Author Archive | mfetsch

Relative Energy Use of Various Modes

In response to a question on another thread some time ago, here is the data on energy usage of TriMet vehicles, compared to representative numbers for autos, measured in BTUs per passenger mile:

TriMet MAX646
TriMet Bus 3,792
Auto (17 mpg)6,712
SUV (14 mpg)8,150

TriMet Response to Orange Threat Level

In light of today’s London terrorist attack, the US Department of Homeland Security raised the threat level to orange for mass transit systems. There have been no specific threats, but TriMet is increasing presence and vigilance on the transit system. Riders can help by reporting any suspicious behavior or package to a TriMet employee or call 9-1-1. Additional police officers are being deployed from area law enforcement agencies to provided increased presence.

TriMet’s History of the Milwaukie Wal-Mart Site

There have been some news articles discussing the possibility of building a Wal-Mart store on the property located at 8300 SE McLoughlin Blvd. For over a decade beginning with the South/North Transit Corridor Study this site has been identified by the region as a possible MAX light rail station and park & ride for the Milwaukie MAX extension; and most recently identified as Phase II of the South Corridor Project process.

In April 2003, the South Corridor Policy Committee adopted a “Locally Preferred Alternative” (LPA) that identified light rail as the preferred transportation alternative for extending MAX into Clackamas County and which called out two phased alignments. Phase I would extend light rail from Gateway Transit Center to Clackamas Town Center along I-205; Phase II from downtown Portland to Milwaukie included two possible proposed routings for the future light rail alignment – the “Southgate Crossover” and the “Tillamook” alignment, respectively. Both of those alignment variations through the North Milwaukie Industrial District required use of the site now identified for the Wal-Mart store.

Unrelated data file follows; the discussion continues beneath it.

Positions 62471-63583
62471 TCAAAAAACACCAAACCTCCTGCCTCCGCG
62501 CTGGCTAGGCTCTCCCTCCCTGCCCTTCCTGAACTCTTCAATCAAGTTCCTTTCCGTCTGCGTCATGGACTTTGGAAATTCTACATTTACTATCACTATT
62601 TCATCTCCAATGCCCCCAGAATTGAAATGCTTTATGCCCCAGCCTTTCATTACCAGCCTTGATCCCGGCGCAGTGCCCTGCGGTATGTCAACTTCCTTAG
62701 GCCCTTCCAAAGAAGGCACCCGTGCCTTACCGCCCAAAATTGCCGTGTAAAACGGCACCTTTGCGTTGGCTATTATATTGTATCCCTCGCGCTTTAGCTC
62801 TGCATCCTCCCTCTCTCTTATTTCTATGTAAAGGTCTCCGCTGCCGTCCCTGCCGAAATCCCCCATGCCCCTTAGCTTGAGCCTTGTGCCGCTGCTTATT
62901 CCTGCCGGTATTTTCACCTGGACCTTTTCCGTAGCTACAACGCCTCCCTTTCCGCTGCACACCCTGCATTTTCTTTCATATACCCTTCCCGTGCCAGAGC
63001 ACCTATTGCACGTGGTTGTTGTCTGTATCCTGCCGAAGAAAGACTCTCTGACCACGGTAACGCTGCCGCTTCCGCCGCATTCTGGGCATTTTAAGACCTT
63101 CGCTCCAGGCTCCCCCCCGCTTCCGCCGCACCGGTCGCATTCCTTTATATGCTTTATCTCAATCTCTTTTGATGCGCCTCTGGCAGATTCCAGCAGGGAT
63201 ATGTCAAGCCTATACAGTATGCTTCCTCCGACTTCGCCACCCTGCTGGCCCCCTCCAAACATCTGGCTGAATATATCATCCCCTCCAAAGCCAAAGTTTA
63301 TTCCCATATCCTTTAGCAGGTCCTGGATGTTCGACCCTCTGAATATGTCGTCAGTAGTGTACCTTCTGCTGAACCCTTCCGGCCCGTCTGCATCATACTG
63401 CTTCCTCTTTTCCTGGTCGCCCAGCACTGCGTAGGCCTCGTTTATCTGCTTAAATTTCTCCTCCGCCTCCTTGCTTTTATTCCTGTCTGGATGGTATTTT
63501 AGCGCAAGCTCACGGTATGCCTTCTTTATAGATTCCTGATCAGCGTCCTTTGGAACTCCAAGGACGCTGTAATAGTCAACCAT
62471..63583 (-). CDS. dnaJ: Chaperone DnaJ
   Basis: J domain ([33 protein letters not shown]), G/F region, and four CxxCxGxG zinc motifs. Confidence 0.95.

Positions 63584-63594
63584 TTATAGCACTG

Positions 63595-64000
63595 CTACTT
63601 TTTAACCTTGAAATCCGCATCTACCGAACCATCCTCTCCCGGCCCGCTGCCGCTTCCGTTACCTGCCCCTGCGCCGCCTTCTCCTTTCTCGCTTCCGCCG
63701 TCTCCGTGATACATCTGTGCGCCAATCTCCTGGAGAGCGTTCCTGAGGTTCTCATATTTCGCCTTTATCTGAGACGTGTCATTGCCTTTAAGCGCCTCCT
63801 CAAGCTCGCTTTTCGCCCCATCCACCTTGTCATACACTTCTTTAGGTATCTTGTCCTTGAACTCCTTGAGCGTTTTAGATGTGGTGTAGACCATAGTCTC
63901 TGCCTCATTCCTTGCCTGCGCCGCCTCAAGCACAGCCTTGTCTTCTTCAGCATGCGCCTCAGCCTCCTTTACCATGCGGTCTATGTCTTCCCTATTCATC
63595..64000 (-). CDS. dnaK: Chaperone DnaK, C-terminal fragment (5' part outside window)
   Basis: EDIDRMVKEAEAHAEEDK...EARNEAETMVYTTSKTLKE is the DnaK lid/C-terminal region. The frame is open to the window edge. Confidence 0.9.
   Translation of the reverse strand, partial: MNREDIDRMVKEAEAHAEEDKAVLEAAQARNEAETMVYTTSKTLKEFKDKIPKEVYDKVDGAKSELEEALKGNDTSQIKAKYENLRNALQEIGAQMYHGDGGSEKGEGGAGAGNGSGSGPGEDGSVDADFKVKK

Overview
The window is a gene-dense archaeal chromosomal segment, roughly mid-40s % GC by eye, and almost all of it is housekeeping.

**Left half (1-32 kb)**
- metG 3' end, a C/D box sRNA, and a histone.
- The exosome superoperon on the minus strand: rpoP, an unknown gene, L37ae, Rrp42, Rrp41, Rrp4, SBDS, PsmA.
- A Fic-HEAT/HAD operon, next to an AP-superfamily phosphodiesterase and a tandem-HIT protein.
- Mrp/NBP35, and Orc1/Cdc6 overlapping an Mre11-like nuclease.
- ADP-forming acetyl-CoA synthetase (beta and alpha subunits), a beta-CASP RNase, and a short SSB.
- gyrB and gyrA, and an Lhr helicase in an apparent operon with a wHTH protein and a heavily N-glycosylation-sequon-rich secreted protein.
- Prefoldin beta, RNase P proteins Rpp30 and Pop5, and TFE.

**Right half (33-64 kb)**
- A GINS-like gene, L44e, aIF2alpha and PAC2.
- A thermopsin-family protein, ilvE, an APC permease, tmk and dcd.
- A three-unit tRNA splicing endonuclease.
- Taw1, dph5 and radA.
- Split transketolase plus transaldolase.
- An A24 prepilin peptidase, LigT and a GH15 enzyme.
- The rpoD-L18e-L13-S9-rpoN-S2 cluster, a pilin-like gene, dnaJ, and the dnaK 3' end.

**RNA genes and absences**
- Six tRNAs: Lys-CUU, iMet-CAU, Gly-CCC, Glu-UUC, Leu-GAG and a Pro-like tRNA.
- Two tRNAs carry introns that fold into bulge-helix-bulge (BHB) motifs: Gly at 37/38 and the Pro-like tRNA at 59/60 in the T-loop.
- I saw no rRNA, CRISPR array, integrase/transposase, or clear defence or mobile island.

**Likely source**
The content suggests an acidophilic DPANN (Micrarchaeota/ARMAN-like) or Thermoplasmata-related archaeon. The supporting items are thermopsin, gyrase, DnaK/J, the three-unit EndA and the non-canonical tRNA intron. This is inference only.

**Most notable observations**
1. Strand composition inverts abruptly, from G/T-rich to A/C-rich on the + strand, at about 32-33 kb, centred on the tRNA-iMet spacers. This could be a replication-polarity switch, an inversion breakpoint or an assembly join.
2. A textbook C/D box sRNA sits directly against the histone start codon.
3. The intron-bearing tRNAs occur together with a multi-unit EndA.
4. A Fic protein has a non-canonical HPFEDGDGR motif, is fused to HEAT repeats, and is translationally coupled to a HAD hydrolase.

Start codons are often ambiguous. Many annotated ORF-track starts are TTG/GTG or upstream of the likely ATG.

This site was selected for a light rail station and park & ride because of its direct access to Tacoma Street and communities on either side of SE McLoughlin. Proximity to the Springwater Trail was another access consideration. SE Bybee and SE Tacoma streets offer the only points of access to the planned alignment between the Brooklyn neighborhood and downtown Milwaukie. The continuing aspiration for future MAX station and park & ride facilities at this site was reconfirmed through the recent Milwaukie Working Group deliberations that sought to refine siting considerations for the new Milwaukie Transit Center. While the 8300 SE McLoughlin site was not a variable in that exercise, it was consistently represented in the nine transit center scenarios as a MAX station and structured park & ride lot.

Neither the Locally Preferred Alternative identified in the Draft Environmental Impact Statement nor the Land Use Final Order (LUFO) precludes redevelopment of this property. The planned light rail project achieves a more formal federal status only after the completion of a Final Environmental Impact Statement (as is the case for the South Corridor Project first phase along I-205). Thus, the region has no committed resources at this time to present a counter offer to purchase the property.

Next Steps
While the region and TriMet remain interested in this property for transit purposes, the required Final Environmental Impact Statement has yet to be initiated, that when completed would allow purchase of the property.

That work is anticipated to begin under management of Metro and TriMet in early 2006. Other regional partners will contribute to the work and the funding of that study. The property could be developed for a Wal-Mart store before the region has completed the steps necessary to purchase it for extension of MAX to Milwaukie.

Editor’s note: You can follow the Wal-Mart story on a number of local blogs: